Williams, William Carlos (Vol. 5)
Williams, William Carlos 1883–1963
One of America's most influential poets, Williams also wrote novels, plays, essays, and a fascinating autobiography. He maintained his practice of medicine throughout his career. Williams' work toward the poetic depiction of urban America ultimately produced Paterson, his finest long poem, which has served as a model for innumerable younger writers. Although Williams was a friend of both Pound and Amy Lowell and although he never abandoned their poetic dictum concerning treatment of "the thing itself," he remained free of the mainstream of Imagism. Williams was awarded posthumously the Pulitzer Prize in Poetry in 1963.
Williams' entire literary career has been dedicated to the struggle to preserve spontaneity and immediacy of experience. His explanations of these aims are certainly not as impressive as Eliot's and in fact lead to such confusing theories as Objectivism. In defense of Williams one can say that his theorizing is innocent, while in the case of the Pounds and Eliots it is calculated and tricky. Williams does not stand or fall on theory; he is willing to void it at a moment's notice. But it is unfortunate for him that he must engage in theory at all. At bottom Williams is not an intellectual, and he is too human, too sympathetic, too natural to become a symbol of the anti-intellectual. Besides, as he says in his published letters, he is illogical. He would never be able to impress the quarterly reviews or the highbrows who consider him a kind of intellectual slob. (p. 144)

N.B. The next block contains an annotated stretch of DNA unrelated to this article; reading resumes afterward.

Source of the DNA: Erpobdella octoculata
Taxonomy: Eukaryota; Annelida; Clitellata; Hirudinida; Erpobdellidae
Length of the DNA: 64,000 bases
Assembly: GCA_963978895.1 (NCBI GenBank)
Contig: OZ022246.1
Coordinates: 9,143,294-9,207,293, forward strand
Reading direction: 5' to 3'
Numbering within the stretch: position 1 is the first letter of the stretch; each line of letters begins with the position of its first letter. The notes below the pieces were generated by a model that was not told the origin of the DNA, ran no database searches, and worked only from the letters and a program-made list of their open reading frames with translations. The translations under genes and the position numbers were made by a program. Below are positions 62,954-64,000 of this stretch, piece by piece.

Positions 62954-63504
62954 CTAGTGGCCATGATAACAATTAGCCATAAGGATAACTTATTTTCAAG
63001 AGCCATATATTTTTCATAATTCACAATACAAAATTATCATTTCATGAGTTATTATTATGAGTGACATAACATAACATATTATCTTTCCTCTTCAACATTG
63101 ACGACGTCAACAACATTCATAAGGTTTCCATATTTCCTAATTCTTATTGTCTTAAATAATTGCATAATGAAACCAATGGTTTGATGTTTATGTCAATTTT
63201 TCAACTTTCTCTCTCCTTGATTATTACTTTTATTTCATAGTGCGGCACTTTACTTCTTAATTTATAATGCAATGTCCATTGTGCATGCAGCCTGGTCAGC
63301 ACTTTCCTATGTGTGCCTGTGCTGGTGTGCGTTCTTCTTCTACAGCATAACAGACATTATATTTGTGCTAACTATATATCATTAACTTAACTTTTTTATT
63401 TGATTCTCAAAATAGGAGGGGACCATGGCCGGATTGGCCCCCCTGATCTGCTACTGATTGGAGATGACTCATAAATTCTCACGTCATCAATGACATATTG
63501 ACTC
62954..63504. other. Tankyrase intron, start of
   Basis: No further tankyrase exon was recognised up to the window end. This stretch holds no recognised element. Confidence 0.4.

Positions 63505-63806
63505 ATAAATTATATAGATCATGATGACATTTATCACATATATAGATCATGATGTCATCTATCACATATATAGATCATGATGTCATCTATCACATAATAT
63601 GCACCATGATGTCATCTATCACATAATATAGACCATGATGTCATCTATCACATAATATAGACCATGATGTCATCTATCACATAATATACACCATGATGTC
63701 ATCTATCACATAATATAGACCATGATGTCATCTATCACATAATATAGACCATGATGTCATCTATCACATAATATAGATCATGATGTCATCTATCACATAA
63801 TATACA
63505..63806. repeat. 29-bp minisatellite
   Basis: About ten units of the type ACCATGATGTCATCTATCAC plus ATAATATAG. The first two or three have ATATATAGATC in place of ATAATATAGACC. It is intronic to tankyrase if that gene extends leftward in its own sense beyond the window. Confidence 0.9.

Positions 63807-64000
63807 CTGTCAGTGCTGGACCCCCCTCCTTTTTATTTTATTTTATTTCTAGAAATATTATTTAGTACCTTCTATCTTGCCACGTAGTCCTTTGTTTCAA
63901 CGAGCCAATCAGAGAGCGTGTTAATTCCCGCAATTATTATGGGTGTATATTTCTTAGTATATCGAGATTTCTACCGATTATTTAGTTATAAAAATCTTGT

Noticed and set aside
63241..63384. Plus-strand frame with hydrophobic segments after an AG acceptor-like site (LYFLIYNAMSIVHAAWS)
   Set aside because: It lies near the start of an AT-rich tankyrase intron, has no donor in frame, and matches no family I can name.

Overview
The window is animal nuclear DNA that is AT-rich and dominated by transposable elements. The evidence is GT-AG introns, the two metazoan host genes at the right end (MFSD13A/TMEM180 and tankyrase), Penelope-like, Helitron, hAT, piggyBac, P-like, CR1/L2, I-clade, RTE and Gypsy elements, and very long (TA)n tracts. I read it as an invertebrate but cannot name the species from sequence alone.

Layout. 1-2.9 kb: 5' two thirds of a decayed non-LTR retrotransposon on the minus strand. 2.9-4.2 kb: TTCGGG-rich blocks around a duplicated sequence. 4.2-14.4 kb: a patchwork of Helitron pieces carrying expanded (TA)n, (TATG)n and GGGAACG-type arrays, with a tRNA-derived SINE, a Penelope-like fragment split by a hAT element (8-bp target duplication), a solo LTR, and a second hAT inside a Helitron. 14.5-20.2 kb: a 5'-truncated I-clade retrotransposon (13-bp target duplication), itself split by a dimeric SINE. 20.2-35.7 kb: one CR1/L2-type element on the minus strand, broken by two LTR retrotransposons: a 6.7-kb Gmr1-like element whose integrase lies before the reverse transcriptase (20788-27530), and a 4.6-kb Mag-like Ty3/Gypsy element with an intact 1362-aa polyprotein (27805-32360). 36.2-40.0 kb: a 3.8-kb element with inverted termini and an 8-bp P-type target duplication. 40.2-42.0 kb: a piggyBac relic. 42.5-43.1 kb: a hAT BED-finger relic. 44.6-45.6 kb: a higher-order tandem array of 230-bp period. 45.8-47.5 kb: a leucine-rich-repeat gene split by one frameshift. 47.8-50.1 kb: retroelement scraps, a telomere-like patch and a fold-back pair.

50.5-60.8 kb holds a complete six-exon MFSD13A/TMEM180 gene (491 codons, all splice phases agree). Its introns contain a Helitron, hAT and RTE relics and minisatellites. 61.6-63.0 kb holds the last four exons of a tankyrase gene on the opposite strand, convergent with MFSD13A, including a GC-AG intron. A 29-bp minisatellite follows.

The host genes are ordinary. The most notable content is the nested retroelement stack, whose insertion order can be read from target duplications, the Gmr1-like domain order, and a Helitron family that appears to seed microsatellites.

Williams is a guinea pig of modern poetry. He lends himself to the literature of the laboratory and a thousand trials and errors of criticism. He even writes a "mythic epic" like Pound and Eliot which all the culture critics seize on as proof that Williams is not a literary imbecile but one you can practically write books about. Paterson is a typical culture poem, the only full-dressed one Williams ever wrote but, according to the critics, the real thing, a kind of New Jersey The Waste Land. Williams is so innocent that he would even do that. In writing his large bad poem Williams was perhaps trying to test the validity of works like the Cantos and The Waste Land, even to compete with them. (pp. 144-45)
Williams is the American poet who tries to fight off Europeanism. He fights it off, singlehanded, but he cannot impress the European with his cause. Neither can he impress the American. Lacking the arrogance of an Eliot or a Pound, lacking philosophy or religion or logic, he is battered back and forth by the literati, who are always armed to the teeth with Positions and who can make anything out of him they want, except a bad poet. (pp. 145-46)
[In] between Kora and Paterson we have close to a thousand pages of some of the best or most interesting American poetry in our history. Almost all of this poetry is in a style which is immediately recognizable as Williams' own; further, it is a workable style, one which permits him to write a poem almost at random. At its best, which is a good bit of the time, it is not "experimental" poetry or crank technique. Naïve it certainly is, even what some writers call primitive; it is precisely Williams' innocence of forms that frees him to respond to daily experience as a poet. Williams went on writing, day after day, year after year, losing manuscripts, not finishing them, giving them away, but never letting up. Poetry to him was a daily function of life, a means of seeing. In a sense, he is our first American poet since Whitman. It hardly matters that his counselors poisoned his mind against Whitman; Whitman is his mentor after all. (p. 154)
It can never be said of Williams that he writes a well-rounded poem like "Ode on a Grecian Urn" or "The Love Song of J. Alfred Prufrock" or even "my father moved through dooms of love." He loathes the fait accompli in poetry or in painting. On the other hand, he does not worship the "fragment" for the fragment's sake. He tries to find the center of his...
(The entire section is 4,440 words.)